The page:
Moving Museums, Shifting Identities by Vivien Chan
The V&A Museum of Childhood in Bethnal Green houses a huge variety of objects, not all of which are immediately thought to be for children. In the echoing hall that was once the ‘Brompton Boilers’, on the left hand side of the first floor, are two Qing Chinese sculptures displayed side by side. The models are thought to be made in the years 1780-1800 in Canton, now modern day Guangzhou. The label introduces them as ‘The Chinese Rock Gardens’, allegedly meant as a gift to the Empress Josephine from the Emperor Chia Ch’ing, or Jiaqing.
The model on the left depicts a river, formed from discs of carved, iridescent mother of pearl. On the water, ladies row boats with their families inside, dappled in light by the ivory cover overhead. The model on the right mirrors its partner, illustrating a parade scene, tiny ivory people marching banners, lanterns and flags over a carved bridge. Missing from the display is their sister model, The Model of a Daoist Temple, on long-term loan to the Sunderland Museum and Winter Garden.
The history of these three models remains relatively unknown. Where they were made, how, and by whom, as well as how they came to be in Europe, continues to be a mystery. However, their local history is extremely revealing of their use and abuse as museum objects. Their transitions from museum to museum showed the ways that these institutions used the models to display their power, knowledge, and ‘understanding’ of the ‘other’; and in their final resting place at the Museum of Childhood, how the exotic becomes an object of agency through the eyes of their audience, an object that has the ability to create its own stories.
The Paradises first location was at the infamous India Museum. The almost mythical India Museum and Library opened within the new East India House on Leadenhall Street in London in 1801. The Museum housed much of the ‘loot’ that the East India Company ships brought back from their journey, but also goods and materials that the Company merchants dealt with, such as spices, textiles and tea. The Library was a key educational facility, holding many Oriental books and manuscripts. Inside the India Museum, The Paradises held the spotlight in the Library, around which scholars would work and scorn the tourists toying with Tipu’s Tiger.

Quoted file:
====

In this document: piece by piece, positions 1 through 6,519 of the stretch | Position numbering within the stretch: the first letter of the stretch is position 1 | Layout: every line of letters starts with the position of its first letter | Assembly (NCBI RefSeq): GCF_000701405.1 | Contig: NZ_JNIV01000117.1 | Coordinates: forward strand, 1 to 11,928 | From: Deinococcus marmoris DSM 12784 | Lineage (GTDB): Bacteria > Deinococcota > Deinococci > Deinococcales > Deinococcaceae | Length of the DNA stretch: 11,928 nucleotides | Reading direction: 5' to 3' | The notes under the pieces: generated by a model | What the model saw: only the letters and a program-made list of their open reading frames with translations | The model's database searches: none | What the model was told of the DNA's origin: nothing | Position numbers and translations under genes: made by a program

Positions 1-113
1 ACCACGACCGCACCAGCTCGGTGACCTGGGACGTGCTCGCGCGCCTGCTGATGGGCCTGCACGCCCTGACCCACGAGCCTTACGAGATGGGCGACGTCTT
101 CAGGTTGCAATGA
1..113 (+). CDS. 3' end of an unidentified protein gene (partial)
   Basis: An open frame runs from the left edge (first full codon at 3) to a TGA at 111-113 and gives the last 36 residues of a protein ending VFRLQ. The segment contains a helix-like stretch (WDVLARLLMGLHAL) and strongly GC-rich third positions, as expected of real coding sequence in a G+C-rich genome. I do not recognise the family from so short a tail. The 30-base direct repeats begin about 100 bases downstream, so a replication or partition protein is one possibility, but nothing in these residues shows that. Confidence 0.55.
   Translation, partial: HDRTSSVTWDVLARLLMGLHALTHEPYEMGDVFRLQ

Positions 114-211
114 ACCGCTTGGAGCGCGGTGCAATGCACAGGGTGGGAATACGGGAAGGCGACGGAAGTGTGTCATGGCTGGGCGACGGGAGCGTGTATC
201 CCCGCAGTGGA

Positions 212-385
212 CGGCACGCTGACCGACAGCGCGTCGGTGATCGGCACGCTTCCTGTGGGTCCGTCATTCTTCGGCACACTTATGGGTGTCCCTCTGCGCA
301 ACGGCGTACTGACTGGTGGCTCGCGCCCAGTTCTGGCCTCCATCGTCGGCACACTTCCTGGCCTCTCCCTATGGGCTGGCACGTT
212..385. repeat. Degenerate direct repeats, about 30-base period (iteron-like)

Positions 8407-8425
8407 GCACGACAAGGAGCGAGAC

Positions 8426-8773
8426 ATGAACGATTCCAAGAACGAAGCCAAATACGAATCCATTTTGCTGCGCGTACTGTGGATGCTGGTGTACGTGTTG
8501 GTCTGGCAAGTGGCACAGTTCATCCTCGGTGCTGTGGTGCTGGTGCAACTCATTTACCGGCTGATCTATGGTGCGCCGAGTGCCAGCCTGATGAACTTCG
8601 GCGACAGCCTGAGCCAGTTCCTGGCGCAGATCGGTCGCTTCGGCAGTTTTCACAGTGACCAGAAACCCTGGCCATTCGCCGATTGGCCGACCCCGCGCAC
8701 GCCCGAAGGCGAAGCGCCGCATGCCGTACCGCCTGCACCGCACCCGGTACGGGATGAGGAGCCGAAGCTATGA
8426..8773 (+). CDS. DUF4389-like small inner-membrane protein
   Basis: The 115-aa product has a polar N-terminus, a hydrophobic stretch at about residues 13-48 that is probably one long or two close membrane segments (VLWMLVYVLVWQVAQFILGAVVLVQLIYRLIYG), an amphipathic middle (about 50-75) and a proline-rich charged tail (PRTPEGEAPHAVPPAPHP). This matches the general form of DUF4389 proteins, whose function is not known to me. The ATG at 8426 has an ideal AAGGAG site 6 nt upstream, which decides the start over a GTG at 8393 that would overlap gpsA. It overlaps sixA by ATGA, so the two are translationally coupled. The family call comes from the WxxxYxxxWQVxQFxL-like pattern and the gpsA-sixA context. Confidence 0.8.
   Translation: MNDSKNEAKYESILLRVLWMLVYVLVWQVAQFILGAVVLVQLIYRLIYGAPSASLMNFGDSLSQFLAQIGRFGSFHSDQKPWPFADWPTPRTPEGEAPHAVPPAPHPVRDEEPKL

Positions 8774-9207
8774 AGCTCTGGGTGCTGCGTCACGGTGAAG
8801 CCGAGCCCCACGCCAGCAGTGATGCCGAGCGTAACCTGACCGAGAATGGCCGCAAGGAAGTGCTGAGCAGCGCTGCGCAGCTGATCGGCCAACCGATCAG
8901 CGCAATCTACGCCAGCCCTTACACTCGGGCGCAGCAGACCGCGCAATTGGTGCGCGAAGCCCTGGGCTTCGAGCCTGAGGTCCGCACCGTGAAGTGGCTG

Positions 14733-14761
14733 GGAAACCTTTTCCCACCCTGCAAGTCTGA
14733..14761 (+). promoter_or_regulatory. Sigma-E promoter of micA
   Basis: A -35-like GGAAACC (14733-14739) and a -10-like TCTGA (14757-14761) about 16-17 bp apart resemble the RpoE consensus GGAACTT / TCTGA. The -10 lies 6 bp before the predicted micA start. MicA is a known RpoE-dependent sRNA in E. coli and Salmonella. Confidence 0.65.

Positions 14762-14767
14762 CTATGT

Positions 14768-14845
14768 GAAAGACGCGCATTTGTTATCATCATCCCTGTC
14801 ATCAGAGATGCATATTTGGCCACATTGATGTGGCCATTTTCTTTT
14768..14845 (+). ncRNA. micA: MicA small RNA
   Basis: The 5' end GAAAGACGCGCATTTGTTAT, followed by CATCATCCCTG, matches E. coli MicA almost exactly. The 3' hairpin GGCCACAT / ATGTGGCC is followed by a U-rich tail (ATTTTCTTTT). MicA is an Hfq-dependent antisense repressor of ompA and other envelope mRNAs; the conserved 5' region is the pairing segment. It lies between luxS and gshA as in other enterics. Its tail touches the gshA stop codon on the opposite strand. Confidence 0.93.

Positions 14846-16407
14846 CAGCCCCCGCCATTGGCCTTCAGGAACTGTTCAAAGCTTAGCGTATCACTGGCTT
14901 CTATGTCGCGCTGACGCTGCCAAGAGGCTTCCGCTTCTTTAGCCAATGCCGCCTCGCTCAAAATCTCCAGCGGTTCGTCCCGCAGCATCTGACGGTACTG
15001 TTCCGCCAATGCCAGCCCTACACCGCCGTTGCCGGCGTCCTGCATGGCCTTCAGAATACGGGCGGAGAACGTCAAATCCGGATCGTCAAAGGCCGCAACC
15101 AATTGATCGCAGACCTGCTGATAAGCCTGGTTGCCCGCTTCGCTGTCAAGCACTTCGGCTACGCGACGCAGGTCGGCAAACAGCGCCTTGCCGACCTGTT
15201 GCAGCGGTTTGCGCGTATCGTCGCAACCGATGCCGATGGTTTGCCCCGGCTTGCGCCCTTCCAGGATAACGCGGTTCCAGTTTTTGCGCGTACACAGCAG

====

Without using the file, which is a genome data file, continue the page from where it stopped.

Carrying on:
The India Museum dissolved in 1879, dispersing their collection all across the nation. The India Museum was already housed in rented gallery space in the South Kensington Museum, called the India Section. In 1881, The Paradises ‘were found by the special assistant … without labels or directions of any kind on them, and so clotted with filth that it was impossible to tell their value’ . The Paradises were moved the Eastern Galleries, which contained the Indian Section and the Saracenic, Persian, Chinese and Japanese Section. Here, The Paradises became a part of the educational agenda of the South Kensington school, suddenly becoming active again after years in storage and clearly in disrepair.
The Paradises were moved from the India Section to the Bethnal Green Museum in 1930. When in 1970 the Far Eastern Department was formed and many Chinese objects were finally transferred to the same department, The Paradises stayed at Bethnal Green. This was partially because they were not greatly important to the Far Eastern Department, but also they had become exceedingly popular at Bethnal Green Museum . The Bethnal Green Museum was renamed the Museum of Childhood in 1974, after several years of specifically collecting children’s toys, games, clothes and other objects. The Paradises continued to be a part of the Museum of Childhood, displayed in the 1980s as part of a case of ‘Ethnic Toys and Dolls’. In 1984, the model of a Daoist Temple was transferred to the Far Eastern department, where it was displayed alone in the V&A’s gallery of Chinese export porcelain, before being permanently loaned to the Sunderland Museum and Winter Garden.
The Paradises have never quite ‘belonged’ in each of the locations and departments it has been assigned to. The identities of The Paradises totally changed between museums: from exotic trophies, to precious ethnic representations, to trashy imitations and finally, to splendid storytellers, the reframing of the three models dramatically altered their purpose within the museum, and how museums have exerted their agendas onto these objects. Even though they are far from toys, in the context of the Museum of Childhood they are allowed be what they are; models full of life, narratives, and adventures to be explored.